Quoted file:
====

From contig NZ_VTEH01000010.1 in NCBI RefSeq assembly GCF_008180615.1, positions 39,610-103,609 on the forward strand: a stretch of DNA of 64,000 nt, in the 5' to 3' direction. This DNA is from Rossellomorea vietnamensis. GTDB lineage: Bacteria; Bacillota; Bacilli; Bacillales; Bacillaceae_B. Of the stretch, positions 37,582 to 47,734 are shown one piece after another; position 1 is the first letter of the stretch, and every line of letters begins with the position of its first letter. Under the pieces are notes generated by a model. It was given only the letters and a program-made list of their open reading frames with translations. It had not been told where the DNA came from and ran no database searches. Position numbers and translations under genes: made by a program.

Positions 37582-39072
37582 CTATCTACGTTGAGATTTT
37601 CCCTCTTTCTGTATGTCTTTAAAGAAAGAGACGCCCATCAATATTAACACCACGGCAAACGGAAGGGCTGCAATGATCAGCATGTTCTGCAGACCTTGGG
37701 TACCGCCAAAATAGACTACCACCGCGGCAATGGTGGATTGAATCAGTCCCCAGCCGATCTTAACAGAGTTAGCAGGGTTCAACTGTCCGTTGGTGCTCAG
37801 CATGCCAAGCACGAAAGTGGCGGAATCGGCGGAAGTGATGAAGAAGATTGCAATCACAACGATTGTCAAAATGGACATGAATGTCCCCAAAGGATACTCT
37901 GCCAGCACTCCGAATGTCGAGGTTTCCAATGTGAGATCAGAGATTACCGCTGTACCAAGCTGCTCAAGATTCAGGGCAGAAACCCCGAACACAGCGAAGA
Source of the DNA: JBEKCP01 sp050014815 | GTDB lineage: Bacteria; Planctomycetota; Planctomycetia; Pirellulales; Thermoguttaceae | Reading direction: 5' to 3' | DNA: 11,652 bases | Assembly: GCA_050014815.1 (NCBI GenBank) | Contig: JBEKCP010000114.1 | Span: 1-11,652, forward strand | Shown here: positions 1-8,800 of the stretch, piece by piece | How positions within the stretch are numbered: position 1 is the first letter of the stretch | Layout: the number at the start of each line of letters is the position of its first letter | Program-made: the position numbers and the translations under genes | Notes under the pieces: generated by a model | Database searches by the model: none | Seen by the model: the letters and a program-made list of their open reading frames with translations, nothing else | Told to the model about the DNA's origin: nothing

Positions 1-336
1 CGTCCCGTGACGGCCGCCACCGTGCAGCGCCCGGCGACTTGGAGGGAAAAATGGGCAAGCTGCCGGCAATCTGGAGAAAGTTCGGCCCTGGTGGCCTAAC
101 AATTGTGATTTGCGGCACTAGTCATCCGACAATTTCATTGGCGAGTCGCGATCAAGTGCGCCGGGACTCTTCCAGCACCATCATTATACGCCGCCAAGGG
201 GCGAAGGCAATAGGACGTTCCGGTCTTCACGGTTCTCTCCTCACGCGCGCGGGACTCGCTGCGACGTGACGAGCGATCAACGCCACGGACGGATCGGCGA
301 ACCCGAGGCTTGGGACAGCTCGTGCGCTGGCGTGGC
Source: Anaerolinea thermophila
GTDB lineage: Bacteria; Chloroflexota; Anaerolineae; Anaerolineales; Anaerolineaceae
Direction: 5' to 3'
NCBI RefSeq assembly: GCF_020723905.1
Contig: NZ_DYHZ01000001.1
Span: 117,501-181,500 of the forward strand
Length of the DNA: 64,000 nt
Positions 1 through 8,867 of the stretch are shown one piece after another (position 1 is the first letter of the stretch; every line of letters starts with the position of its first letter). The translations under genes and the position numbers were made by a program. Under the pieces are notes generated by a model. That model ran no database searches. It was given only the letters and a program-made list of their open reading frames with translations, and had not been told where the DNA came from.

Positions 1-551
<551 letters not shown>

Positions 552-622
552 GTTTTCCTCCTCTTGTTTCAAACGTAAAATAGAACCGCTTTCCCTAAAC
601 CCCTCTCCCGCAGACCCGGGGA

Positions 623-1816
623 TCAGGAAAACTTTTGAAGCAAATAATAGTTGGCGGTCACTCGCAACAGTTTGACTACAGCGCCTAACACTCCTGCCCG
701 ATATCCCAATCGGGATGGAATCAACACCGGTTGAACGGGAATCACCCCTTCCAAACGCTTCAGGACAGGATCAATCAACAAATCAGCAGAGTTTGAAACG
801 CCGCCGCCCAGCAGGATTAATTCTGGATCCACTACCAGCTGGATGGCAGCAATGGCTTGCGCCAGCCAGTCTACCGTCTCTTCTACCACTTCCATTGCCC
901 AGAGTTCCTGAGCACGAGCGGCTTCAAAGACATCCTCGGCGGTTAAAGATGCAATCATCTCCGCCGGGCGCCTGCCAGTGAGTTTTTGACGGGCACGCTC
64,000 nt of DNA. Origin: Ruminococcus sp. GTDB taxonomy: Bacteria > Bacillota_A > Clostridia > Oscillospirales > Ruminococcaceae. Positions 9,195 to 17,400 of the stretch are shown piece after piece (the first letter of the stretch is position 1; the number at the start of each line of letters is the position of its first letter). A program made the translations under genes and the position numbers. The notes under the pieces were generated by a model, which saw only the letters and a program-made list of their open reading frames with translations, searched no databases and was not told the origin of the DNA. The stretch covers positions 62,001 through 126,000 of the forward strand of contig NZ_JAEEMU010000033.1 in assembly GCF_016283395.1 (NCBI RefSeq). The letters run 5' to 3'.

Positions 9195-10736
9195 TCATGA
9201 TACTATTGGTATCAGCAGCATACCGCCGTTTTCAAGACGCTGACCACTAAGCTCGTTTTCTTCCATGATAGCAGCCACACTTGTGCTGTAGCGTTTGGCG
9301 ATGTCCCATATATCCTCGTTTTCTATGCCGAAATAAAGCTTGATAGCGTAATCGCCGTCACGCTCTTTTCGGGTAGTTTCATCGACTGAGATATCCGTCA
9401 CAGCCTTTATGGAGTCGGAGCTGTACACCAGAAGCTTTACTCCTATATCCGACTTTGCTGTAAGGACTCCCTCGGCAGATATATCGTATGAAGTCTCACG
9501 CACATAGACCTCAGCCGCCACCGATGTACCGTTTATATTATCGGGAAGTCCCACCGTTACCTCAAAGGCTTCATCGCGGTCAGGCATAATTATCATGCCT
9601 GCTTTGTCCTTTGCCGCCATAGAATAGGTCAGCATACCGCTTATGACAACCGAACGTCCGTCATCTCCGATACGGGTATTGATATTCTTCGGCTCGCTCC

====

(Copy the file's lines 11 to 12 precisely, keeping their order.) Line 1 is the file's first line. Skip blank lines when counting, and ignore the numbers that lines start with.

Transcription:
101 AATTGTGATTTGCGGCACTAGTCATCCGACAATTTCATTGGCGAGTCGCGATCAAGTGCGCCGGGACTCTTCCAGCACCATCATTATACGCCGCCAAGGG
201 GCGAAGGCAATAGGACGTTCCGGTCTTCACGGTTCTCTCCTCACGCGCGCGGGACTCGCTGCGACGTGACGAGCGATCAACGCCACGGACGGATCGGCGA